The two most notable cases were the formation of the Uskok pirate settlements along the Dalmatian coast in the 16th century, and the settlement of the Serbian patriarch and many thousand Serb refugee families in Slavonia and S.
The Franciscan friar Kacic, who did so much for the revival of popular poetry in Bosnia and Dalmatia in the mid-18th century, shows similar traces of Serbophil feeling, and the achievements of Dusan and other Serbian Tsars have bulked almost as largely in the modern literature of the Croats as of the Serbs themselves.
The Serbian court, instead of being a centre of perpetual scandal and misrule, resumed its true position as a focus of national aspirations, and this change was not lost upon the Yugosla y s of " the other side."
This article, which was based upon a mass of incriminating documents supplied to Friedjung by the Austro-Hungarian Foreign Office, had been timed to coincide with the outbreak of hostilities against Serbia, and was to have been the first of a series convicting the Serbian Government and dynasty of aggressive and even murderous designs.
An attempt on his life by the student Jukic (June 8) was followed by still more reactionary measures, and on July 11 the autonomy of the Serbian orthodox church in Slavonia and Hungary was also suspended.
The Serbian and Bulgarian anthems were sung on the streets, collections were made in every village for the Balkan Red Cross funds, and when Austria-Hungary mobilized, protests were heard on every side against the bare possibility of war with Serbia, which to the Yugosla y s would be a veritable civil war.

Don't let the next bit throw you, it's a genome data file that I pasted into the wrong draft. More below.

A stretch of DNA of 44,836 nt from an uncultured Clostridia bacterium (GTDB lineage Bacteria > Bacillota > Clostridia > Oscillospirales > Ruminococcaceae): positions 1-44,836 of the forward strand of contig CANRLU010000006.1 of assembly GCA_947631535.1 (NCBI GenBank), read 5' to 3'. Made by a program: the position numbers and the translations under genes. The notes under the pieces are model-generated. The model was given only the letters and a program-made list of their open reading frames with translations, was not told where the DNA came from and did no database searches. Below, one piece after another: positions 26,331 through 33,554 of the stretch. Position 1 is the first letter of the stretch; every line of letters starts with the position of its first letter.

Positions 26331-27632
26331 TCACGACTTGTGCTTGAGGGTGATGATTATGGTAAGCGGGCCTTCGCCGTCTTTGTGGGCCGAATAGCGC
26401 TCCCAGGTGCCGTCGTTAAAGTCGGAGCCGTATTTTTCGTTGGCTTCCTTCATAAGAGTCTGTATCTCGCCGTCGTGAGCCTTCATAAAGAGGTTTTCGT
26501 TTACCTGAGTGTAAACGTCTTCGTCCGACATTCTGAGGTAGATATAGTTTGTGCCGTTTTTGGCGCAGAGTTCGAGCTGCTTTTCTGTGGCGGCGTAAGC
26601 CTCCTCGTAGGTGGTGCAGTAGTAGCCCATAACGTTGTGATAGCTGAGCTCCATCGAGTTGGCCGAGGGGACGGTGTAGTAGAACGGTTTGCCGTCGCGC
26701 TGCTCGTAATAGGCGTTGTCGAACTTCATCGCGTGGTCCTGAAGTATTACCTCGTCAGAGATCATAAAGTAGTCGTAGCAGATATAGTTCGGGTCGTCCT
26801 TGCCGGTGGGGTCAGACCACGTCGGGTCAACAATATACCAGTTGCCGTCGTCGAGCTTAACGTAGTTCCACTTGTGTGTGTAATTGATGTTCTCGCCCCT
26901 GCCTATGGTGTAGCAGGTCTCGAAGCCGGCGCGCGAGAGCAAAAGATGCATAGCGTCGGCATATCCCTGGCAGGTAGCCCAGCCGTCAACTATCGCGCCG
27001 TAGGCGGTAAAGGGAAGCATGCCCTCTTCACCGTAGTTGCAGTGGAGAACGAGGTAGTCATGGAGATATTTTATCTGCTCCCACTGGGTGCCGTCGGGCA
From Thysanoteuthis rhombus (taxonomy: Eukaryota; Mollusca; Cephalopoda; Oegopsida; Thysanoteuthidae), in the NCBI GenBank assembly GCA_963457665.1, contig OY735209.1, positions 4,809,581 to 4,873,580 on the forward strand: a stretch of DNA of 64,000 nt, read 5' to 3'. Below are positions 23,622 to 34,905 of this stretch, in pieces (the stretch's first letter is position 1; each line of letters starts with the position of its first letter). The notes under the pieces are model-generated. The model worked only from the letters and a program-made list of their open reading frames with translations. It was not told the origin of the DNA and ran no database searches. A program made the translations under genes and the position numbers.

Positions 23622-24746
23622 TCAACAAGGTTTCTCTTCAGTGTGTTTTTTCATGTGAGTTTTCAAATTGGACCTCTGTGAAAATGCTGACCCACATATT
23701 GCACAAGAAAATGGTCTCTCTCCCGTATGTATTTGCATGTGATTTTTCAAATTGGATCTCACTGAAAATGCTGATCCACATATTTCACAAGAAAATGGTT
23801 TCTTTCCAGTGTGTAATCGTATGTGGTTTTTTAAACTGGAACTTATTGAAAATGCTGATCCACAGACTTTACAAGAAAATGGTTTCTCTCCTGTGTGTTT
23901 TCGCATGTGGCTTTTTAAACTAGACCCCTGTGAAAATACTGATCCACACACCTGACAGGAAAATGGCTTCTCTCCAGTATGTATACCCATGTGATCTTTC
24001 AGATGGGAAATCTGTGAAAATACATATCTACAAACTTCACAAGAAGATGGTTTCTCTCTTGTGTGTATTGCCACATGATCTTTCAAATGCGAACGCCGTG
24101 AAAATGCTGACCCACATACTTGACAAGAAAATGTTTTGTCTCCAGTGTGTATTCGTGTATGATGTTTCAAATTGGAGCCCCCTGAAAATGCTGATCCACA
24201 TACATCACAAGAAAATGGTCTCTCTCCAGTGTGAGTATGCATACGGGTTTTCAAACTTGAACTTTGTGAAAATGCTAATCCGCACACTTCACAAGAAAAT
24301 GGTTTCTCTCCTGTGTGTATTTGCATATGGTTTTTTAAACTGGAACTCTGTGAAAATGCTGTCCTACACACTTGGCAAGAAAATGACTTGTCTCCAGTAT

After the Archduke's murder the headquarters of various Serbian institutions in Sarajevo had been sacked by mobs, with the open connivance of the police: after the outbreak of war practically all Serb societies and schools were closed in Bosnia.
At a later stage the Orthodox calendar and the Cyrilline alphabet were prohibited, and this was actually enforced in Serbia itself during the Austrian occupation, and in the Serbian districts of Hungary from July 1916 onward.
Worse even than this was the system of wholesale expatriation adopted as a punishment for those who had shown a friendly attitude to the invading Serbian army.
They were in close and cordial contact with the Serbian Government, but rightly insisted on retaining entire independence of action, their funds being derived from their wealthy S.
This formed a natural complement to the unanimous declaration of the Serbian Skupstina in Dec. 1914 for a union of Serbs, Croats and Slovenes in one State.
Serbian officers under General Livkovic were sent out, and many officers of the future Czechoslovak legions first saw service in this corps.
In 1916 the Yugoslav Committee had also set itself to recruiting among its compatriots in America, but in this case its success was hampered by many cross currents of republican, clerical, Austrian and Montenegrin feeling: and those who did actually volunteer showed considerable lack of discipline and were not always treated with the necessary tact by the Serbian military authorities.